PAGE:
In his book What the Music Said, the culture critic Mark Anthony Neal noted that after the dismantling of chattel slavery, a black “public” emerged in the form of several institutions: the black church, the black press (newspapers and magazines), and black music. These institutions constituted the primary sites of public expression and vehicles to critique the black experience. Neal noted that black music venues, such as the so-called chitlin’ circuit of black nightclubs, juke joints, and after-hours clubs, helped create common aesthetic values throughout the black diaspora.

Bars, dance halls, blues clubs, barbershops, beauty salons, and street corners offered a window into what Robin D. G. Kelley called “the private worlds of black working people where thoughts, dreams, and actions that were otherwise choked back in public could find expression.” Even as American blacks scattered and migrated after the Second World War, these segregated black institutions helped knit together a black public, according to Neal. During the civil rights movement, music became its own form of cultural and leadership capital in and outside the black church, as Houston A. Baker has explained. The music became the soundtrack for the freedom struggle.

In the post–civil rights era, the black community became even more dispersed as desegregation opened up suburban neighborhoods and regions previously unavailable to them. In the era of black middle-class flight from formerly segregated urban communities, black music continued to function as the glue that held the black body politic together. Still, a sizeable number of black Americans remained in the urban core, both in residential neighborhoods, in public housing, and in the mayor’s office of places like Detroit, Cleveland, Newark, and Washington, D.C. These are the communities George Clinton called Chocolate Cities, and they became hotbeds of cultural innovation. This social, political, and economic transformation of postindustrial urban centers in the 1970s allowed for the emergence of new kinds of public spheres. White and black middle-class flight and the abandonment of the city left a power vacuum in the United States. This allowed for the rise of underground economies that snatched their own cultural and economic power. In the Bronx in the mid-1970s, that was hip-hop. In Washington, D.C., during the same time, it came in the form of go-go.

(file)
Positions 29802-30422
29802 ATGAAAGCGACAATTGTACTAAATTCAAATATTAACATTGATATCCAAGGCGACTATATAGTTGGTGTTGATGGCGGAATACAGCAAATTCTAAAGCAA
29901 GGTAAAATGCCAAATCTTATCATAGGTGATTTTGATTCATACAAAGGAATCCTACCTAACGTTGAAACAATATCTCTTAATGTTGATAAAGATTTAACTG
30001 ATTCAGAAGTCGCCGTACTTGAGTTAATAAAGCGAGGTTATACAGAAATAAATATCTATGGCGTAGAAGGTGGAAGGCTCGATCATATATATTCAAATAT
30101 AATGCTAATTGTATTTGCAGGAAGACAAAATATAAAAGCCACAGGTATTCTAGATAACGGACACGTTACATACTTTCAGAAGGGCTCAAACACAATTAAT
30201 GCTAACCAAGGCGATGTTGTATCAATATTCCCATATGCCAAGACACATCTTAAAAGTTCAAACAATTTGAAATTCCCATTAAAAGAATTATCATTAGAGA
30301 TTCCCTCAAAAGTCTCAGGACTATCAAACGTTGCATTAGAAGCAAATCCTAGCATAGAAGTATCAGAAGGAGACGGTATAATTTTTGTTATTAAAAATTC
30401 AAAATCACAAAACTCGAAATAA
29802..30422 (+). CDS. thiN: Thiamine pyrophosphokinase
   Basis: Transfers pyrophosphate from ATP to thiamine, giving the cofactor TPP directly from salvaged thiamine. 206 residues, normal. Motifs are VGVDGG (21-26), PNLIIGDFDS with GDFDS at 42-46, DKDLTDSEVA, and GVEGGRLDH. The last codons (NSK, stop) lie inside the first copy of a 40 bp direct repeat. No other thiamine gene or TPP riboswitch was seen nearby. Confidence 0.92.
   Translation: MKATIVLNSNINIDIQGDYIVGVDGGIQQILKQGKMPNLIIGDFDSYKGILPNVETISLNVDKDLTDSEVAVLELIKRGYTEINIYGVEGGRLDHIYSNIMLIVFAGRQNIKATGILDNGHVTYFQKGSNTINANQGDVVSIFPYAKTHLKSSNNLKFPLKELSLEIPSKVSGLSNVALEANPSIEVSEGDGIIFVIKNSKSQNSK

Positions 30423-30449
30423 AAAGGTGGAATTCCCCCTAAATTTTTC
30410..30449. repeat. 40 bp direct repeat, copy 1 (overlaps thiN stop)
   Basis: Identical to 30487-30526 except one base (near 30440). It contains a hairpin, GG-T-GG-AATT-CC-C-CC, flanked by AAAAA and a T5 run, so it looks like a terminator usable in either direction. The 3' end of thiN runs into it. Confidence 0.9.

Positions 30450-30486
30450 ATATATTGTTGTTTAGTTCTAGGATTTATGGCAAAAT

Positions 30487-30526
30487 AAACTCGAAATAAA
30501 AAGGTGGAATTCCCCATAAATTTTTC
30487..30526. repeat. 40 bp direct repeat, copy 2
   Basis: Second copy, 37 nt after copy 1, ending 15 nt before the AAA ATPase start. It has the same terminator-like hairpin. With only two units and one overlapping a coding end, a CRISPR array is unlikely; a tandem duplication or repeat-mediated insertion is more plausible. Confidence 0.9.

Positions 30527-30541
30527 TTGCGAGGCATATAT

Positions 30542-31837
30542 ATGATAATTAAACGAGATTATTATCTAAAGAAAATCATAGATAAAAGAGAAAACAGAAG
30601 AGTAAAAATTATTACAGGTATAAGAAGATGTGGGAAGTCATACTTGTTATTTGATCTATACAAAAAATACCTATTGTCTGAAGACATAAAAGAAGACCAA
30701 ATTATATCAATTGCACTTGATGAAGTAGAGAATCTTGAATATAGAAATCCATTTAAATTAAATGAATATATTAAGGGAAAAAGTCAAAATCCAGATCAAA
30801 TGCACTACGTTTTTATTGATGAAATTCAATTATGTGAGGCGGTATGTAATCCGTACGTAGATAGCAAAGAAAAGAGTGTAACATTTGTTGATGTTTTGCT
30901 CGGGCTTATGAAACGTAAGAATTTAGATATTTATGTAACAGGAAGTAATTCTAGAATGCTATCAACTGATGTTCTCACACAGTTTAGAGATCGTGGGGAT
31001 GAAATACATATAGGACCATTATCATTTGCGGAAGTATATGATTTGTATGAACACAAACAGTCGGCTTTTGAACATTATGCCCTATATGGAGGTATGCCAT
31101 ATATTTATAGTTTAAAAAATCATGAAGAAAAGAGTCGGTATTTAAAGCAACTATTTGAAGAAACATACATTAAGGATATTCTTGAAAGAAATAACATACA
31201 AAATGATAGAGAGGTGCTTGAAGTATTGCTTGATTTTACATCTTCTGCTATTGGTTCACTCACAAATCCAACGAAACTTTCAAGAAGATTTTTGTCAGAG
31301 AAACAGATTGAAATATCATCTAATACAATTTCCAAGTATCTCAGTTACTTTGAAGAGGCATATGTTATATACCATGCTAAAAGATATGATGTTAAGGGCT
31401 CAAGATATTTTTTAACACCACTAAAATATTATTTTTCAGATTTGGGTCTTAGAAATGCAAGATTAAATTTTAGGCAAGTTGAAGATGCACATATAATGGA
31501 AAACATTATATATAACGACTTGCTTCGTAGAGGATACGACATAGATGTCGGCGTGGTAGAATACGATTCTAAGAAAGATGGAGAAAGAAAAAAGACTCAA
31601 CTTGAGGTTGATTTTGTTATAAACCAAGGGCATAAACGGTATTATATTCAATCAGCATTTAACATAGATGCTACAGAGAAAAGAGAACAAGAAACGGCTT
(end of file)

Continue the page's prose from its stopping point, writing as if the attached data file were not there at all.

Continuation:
In their first decade of life go-go and hip-hop cultures developed along roughly parallel tracks as communicative mediums knitting their respective local urban communities together. Chuck D (né Carlton Ridenhour) of the hip-hop group Public Enemy described the early days of rap as a “Black CNN.” He claimed the rapper or emcee would paint a visual picture with his words to describe the life of the community for those outside it, so that “people all over could get informed about black life in those areas without checking the [mainstream] news. Every time we checked for ourselves on the news they were locking us up anyway, so the interpretation coming from Rap was a lot clearer.”

Hip-hop began as a community-based art form that included deejaying, emceeing or rapping, breakdancing, and graffiti. But its geographic location in New York and then Los Angeles proved critical to deciding its future trajectory. The economy of New York, the U.S. financial capital, and that of Los Angeles, the entertainment capital, made it possible for private companies to co-opt and globalize hip-hop. Cable television promoted the music; multinational corporations signed and promoted artists. Hip-hop eventually became a dominant expression of youth culture worldwide.